And again, it's not an "up-front" decision: when people ask me to
pull, they tell me (by way of a diffstat) what they changed, and I
can - and actually do this, although mostly because it avoids
mistakes - verify it, because the pull always tells me what got
- In fact, what happens occasionally is that I pull something, and tell
people "nope, that won't do" and just discard their changes. It
doesn't happen every day, but it happened yesterday - David Miller
(who is one of the top developers) sent me a fix, I fetched it and
told him it was incomplete and I wouldn't pull until it was fixed.
Notice? No partial commit access, no revoking, no granting. No politics.
No up-front "you have rights". Just a very basic issue: trust.
And the nice thing about this is that if some subsystem needs to make
trivial changes to another subsystem, they don't need to ask for
permission. They just do them, AND THEN THEY EXPLAIN THEM! And if they
really were trivial and obvious (and that's almost always the case),
they just get pulled normally. No special dispensation.
This is somethign that a centralized repository with commit access
fundamentally *cannot* do! If a maintainer who has partial commit access
needs to fix something else in order to make his subtree work, he's
basically screwed. He cannot commit his changes to *his* area, just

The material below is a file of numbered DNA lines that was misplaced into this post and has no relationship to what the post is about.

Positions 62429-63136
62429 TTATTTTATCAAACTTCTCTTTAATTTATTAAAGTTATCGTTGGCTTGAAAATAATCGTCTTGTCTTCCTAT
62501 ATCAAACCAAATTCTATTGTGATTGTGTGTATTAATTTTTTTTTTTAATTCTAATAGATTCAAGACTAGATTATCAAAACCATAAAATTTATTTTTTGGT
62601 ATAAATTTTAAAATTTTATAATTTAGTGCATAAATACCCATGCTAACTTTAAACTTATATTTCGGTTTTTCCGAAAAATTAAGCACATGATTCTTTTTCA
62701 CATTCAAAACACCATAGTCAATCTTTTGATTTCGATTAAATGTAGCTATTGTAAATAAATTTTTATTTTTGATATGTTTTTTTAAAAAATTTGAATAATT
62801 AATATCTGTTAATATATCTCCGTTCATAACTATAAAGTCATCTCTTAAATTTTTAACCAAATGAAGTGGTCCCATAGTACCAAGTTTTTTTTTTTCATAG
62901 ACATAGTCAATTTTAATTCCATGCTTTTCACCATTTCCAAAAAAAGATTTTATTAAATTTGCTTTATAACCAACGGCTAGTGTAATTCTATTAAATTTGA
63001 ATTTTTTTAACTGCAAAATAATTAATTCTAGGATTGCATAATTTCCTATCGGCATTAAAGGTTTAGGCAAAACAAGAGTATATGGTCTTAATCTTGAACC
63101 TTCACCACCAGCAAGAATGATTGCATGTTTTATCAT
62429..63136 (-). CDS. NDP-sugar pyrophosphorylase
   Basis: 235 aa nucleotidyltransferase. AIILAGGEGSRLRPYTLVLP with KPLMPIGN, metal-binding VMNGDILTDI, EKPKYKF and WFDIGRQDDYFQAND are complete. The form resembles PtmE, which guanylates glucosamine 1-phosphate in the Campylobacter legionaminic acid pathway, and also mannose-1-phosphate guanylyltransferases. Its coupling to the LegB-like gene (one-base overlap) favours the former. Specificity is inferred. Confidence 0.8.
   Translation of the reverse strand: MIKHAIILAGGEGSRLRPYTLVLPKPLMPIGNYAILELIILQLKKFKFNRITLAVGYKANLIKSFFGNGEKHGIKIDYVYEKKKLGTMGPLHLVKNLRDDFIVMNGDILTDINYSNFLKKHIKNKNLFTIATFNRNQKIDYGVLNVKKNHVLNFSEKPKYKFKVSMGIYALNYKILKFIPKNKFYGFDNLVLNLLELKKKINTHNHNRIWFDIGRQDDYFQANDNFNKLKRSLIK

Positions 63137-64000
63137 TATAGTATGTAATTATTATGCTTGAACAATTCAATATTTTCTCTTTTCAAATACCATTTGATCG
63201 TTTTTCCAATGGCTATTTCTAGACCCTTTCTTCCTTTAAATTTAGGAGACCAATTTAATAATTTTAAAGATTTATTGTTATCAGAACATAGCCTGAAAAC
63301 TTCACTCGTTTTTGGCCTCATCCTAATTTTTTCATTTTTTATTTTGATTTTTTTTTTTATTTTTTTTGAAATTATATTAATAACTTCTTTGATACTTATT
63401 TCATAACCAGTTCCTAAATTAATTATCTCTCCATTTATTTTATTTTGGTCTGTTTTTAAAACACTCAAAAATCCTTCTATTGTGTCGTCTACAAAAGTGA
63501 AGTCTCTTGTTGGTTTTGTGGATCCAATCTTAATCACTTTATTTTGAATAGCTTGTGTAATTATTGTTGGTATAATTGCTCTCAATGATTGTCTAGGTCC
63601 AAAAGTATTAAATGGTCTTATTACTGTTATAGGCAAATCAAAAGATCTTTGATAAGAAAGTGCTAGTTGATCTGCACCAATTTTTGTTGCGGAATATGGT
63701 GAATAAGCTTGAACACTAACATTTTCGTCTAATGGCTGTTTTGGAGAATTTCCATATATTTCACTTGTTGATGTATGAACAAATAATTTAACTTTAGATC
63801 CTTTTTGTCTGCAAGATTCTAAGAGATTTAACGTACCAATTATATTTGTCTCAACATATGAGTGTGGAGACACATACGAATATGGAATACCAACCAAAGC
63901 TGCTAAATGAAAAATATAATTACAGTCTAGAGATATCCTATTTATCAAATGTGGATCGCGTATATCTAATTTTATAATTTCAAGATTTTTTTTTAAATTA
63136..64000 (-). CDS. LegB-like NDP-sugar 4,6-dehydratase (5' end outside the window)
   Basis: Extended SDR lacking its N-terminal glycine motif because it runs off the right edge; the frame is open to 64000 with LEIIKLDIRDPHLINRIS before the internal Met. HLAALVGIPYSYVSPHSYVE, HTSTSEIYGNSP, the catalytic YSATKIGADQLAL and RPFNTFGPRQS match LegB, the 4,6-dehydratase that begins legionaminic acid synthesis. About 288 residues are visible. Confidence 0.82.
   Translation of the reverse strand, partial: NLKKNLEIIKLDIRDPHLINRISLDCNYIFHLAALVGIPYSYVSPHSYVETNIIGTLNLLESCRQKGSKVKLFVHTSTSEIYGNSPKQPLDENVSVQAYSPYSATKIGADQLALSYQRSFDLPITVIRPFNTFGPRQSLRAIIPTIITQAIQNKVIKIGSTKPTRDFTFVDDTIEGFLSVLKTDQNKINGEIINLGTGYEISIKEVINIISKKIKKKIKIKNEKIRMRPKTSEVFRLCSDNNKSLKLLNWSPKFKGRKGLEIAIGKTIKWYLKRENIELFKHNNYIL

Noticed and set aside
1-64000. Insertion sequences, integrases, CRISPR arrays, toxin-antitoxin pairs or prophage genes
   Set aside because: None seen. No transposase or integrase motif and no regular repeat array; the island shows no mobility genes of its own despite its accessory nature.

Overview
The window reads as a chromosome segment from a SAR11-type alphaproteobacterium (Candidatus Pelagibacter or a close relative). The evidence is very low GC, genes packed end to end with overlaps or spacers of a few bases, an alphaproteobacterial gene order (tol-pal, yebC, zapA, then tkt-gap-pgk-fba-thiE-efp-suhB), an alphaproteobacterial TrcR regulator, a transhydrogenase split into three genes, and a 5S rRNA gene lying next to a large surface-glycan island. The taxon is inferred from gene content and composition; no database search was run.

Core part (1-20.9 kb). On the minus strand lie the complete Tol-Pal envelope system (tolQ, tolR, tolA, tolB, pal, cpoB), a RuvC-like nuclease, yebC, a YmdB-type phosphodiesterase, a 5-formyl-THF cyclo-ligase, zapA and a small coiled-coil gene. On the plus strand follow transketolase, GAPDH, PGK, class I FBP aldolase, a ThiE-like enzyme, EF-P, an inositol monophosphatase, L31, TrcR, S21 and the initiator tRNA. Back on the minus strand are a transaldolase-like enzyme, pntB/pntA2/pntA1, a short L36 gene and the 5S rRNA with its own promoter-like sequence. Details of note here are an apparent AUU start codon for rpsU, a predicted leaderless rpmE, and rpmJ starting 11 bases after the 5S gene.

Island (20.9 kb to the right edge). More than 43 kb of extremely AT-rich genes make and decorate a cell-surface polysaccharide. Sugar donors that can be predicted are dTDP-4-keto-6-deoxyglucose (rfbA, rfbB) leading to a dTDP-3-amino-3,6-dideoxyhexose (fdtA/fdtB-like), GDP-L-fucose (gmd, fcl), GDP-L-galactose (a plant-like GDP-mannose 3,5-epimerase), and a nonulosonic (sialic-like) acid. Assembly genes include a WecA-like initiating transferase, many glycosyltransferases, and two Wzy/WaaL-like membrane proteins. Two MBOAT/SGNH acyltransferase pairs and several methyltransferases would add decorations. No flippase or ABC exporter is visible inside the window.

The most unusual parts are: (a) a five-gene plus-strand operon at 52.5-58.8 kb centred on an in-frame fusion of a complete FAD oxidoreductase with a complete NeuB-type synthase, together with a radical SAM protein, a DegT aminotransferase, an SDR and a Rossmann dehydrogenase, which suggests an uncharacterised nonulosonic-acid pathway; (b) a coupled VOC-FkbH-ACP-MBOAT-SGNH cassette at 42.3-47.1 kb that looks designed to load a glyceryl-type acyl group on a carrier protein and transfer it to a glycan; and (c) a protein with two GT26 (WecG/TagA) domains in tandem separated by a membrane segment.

because they depend on a fix to another persons area, and he cannot
Centralized SCM's are *fundamentally* broken. And the whole "commit
access" is very much part of that breakage. A distributed system doesn't
have it, doesn't need it, and is much much better off without it!
This is why I said Karl was totally off when he said that there's an
equivalent to "commit access" in a distributed system too. It's just not
true. Everything that people use "commit access" for just entirely goes
> How good support for tagging and branching influences creating code
> and build procedure? Is distributed SCM better geared towards
> "benovolent dictator" model than "consensus-based democracy" model,
> as described in OSSbook?
I think branching is so fundamnetal to being distributed, that asking
whether good support for something like that is important for build
procedure is just not a valid question. It's like asking "How important
is water to your social life?" It's supremely important in the sense
that without water, you wouldn't have a social life, but that's because
you wouldn't _exist_ in the first place. But does that make water
_directly_ important to your social life? Probably not, unless your life
revolves around playing water polo with your buddies.
Same goes for the benevolent dictator vs consensus-based model. I think
the distributed setup has advantages for both, and the advantages are
much more fundamental than anything direct. You can use distributed for
either model, and in both cases, the tools a distributed system gives
you are just different (and much better).